How to design a t-shirt: the ultimate guide

How to design a t-shirt: the ultimate guide


Juan Gonzalez

It’s stained, it’s ripped, it’s full of holes… But you just can’t seem to throw it out. For a lot of us, our favorite t-shirts are a way to express who we are. (And for others, they’re free advertising!) But how to design a t-shirt that ticks all the boxes? You’ll find out below.

Do you have a killer t-shirt idea and suspect others will feel the same way? Are you looking for an alternative means of promoting your business, or making some side income with merch? Do you want to commemorate a special event, like a family reunion or bachelorette party?

In this Ultimate Guide to T-Shirt Design, we’ll run through each step of the design process, from the inception of an idea to getting your shirt mass-produced. No matter how much (or how little) experience you have, these t-shirt design tips will give you everything you need to know.

How to design a t-shirt 

1. Figure out why you need a shirt

No matter your reason for designing a t-shirt, it’ll always involve a little bit of branding. If you’re using t-shirts for promotional purposes, branding is your main goal. Even if it’s strictly fashion, you’ll still need to weave consistent brand themes into all your products. For personal use—like commemorating an event, for example—you want to make sure your t-shirt design communicates clearly.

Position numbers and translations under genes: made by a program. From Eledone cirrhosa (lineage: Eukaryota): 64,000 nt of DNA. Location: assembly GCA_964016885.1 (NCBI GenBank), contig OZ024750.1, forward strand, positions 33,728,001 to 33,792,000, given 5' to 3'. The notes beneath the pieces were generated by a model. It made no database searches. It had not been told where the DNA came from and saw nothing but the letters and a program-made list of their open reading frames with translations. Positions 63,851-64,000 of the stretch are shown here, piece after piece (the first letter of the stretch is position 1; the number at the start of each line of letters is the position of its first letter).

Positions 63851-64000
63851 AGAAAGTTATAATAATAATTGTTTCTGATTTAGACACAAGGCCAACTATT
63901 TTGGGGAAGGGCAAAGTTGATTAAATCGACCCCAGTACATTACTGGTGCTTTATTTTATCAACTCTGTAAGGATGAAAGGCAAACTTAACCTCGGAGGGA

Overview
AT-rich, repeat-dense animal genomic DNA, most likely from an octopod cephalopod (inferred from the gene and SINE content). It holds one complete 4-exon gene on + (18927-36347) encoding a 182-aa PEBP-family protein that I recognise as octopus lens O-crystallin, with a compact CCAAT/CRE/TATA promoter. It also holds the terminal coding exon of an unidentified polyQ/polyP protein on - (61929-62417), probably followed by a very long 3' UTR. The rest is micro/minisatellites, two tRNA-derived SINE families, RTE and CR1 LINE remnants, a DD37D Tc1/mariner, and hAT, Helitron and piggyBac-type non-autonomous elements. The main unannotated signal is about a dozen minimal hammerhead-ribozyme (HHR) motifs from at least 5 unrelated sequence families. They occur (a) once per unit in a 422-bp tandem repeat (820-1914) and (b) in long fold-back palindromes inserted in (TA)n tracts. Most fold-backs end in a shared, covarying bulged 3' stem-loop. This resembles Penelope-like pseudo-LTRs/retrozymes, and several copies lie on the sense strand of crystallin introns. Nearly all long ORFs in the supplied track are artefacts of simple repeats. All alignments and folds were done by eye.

If you haven’t already, write out a list of the key themes, styles, and personality traits you want your brand and shirts to convey. Is your brand playful or serious? Edgy or conservative? Luxurious or affordable? A focused t-shirt design can answer all of these questions at a glance.

Take a quick peek at the example above. What does it tell you about the Brewmasters company? For starters, they don’t take themselves too seriously, and the wooden instruments suggest a more traditional brewing style that hints at a classic taste. That’s a lot of information from a cartoon.

To get the most effective design, move away from your personal preference and rely more on real, quantifiable data. Who are your target clients/customers? What brand traits do they want to do business with?

Here are four goals to help guide your t-shirt design process by helping you understand why you need a shirt and what you want it to do.

Promotional gifts

Your t-shirts are something you give away for free to keep your brand in the minds of prospective clients/customers.

This could be something given away at conventions, conferences, other promotional events, or even a leave-behind at a business meeting.

Internal company usage

Employees get shirts for solidarity, appreciation, or perhaps even a company uniform.

03 May

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